Practical implications

Inspired by the Tavistock tradition for socio-technical systems design, the study indicates an avenue for conducting collaborative organizational change processes that benefit both employees and organizations. In addition, it proposes “hours used per employee” as a relatively simple measure of implementation intensity in such interventions.

Originality/value

The study contributes to research in the field of occupational psychological health by reporting on a comprehensive participatory intervention study comprising measures of employee health, organizational performance and implementation intensity.

Details

Journal of Organizational Effectiveness: People and Performance, vol. 3 no. 4
Type: Research Article
ISSN: 2051-6614

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Article
Publication date: 2 September 2014

Michael A. West, Joanne Lyubovnikova, Regina Eckert and Jean-Louis Denis

The purpose of this paper is to examine the challenges that health care organizations face in nurturing and sustaining cultures that ensure the delivery of continually…

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2950

Abstract

Purpose

The purpose of this paper is to examine the challenges that health care organizations face in nurturing and sustaining cultures that ensure the delivery of continually improving, high quality and compassionate care for patients and other service users.

Design/methodology/approach

Based on an extensive review of the literature, the authors examine the current and very challenging context of health care and highlight the core cultural elements needed to enable health care organizations to respond effectively to the challenges identified.

Findings

The role of leadership is found to be critical for nurturing high-quality care cultures. In particular, the authors focus on the construct of collective leadership and examine how this type of leadership style ensures that all staff take responsibility for ensuring high-quality care for patients.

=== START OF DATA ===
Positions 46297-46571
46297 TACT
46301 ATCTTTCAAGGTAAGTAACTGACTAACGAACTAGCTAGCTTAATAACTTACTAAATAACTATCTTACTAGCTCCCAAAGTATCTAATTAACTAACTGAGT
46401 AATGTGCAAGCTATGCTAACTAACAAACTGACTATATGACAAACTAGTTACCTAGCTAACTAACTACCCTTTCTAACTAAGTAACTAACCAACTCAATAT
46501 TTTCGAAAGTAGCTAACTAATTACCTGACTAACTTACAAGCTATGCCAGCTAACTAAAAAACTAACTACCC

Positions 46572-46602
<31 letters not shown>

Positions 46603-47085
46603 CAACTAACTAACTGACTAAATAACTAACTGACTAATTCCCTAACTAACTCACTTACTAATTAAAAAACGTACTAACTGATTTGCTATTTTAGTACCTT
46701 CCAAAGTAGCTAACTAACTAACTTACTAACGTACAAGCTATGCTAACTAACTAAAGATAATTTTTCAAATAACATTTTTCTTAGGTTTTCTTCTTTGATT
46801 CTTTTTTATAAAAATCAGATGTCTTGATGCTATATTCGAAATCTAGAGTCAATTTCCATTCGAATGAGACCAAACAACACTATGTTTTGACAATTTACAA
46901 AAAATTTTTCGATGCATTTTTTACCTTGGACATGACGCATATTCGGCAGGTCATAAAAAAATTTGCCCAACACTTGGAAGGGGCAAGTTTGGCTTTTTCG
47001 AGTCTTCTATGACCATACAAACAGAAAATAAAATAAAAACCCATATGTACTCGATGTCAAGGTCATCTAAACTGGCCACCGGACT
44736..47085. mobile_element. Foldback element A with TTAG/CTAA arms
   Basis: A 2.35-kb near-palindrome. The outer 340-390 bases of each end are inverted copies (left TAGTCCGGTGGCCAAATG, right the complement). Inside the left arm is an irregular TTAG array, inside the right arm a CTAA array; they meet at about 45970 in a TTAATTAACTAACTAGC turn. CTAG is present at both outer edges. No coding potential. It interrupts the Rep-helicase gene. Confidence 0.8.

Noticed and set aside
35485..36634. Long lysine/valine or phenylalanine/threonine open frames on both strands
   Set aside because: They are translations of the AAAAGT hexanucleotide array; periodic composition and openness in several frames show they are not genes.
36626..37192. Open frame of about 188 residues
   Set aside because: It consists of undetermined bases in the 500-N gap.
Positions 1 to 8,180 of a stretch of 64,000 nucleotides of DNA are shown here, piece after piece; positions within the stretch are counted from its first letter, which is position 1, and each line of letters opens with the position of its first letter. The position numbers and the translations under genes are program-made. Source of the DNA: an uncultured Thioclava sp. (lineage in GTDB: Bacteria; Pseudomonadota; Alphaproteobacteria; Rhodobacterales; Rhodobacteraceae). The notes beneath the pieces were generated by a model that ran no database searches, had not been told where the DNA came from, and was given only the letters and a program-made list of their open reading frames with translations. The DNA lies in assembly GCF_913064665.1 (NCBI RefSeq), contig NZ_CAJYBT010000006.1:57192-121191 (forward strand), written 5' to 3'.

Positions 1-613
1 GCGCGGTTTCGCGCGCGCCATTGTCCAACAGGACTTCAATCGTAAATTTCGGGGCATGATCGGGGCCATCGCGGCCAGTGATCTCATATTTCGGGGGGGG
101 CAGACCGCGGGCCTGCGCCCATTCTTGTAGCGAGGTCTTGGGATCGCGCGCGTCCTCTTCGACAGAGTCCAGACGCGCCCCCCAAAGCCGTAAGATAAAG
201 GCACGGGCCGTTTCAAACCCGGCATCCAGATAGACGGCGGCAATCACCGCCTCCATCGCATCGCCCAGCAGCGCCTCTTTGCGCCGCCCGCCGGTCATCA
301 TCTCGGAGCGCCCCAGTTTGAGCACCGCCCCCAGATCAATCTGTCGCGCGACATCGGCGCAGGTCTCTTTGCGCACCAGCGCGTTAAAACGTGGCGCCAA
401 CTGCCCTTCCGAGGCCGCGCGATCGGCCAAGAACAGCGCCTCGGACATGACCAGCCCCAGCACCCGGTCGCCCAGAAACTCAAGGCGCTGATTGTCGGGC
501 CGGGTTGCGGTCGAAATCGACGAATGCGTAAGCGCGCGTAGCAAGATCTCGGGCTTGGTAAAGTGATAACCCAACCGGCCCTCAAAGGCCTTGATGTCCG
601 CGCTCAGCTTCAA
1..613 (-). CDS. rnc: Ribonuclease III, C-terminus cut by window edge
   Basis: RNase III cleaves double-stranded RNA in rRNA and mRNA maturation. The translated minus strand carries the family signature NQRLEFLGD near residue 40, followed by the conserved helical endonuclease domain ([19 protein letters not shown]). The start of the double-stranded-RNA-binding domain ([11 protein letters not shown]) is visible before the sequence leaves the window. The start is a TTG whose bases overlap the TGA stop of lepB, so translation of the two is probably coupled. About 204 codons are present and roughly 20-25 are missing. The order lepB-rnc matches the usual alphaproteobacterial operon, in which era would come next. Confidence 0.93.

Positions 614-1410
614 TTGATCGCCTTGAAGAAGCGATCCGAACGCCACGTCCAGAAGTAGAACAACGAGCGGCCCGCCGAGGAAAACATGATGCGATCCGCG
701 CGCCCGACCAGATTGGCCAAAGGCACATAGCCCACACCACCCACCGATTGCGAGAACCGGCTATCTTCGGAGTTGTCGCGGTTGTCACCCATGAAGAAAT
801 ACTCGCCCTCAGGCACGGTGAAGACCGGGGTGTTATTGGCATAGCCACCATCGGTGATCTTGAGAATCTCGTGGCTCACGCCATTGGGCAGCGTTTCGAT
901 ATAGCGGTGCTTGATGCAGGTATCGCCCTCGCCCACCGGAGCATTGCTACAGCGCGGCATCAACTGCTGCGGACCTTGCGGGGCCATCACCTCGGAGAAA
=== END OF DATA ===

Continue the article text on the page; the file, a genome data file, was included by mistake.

Practical implications

Climates for quality and safety can be accomplished by the development of strategies that ensure leaders, leadership skills and leadership cultures are appropriate to meet the challenges health care organizations face in delivering continually improving, high quality, safe and compassionate patient care.

Originality/value

This paper provides a comprehensive integration of research findings on how to foster quality and safety climates in healthcare organizations, synthesizing insights from academic literature, practitioner reports and policy documents to propose clear, timely and much needed practical guidelines for healthcare organizations both nationally and internationally.

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Article
Publication date: 7 September 2015

Aristides I Ferreira, Luis F. Martinez, Cary Cooper and Diana M. Gui

Some underlying mechanisms regarding presenteeism still remain unclear, namely, the construct of “presenteeism climate” and the importance of “leadership” Leader-Member…

Abstract

Purpose

Some underlying mechanisms regarding presenteeism still remain unclear, namely, the construct of “presenteeism climate” and the importance of “leadership” Leader-Member Exchange (LMX) for presenteeism. In order to shed some light into this phenomenon, the purpose of this paper is to develop and apply a new scale of presenteeism climate.

Design/methodology/approach

In Study 1, the authors identified a pool of items from the literature and, in Study 2 (n=147) the authors tested 26 items that were pilot studied with exploratory factor analysis. In Study 3 (n=293) the authors tested a three-factor model – extra-time valuation, supervision distrust and co-workers competitiveness – with confirmatory factor analysis.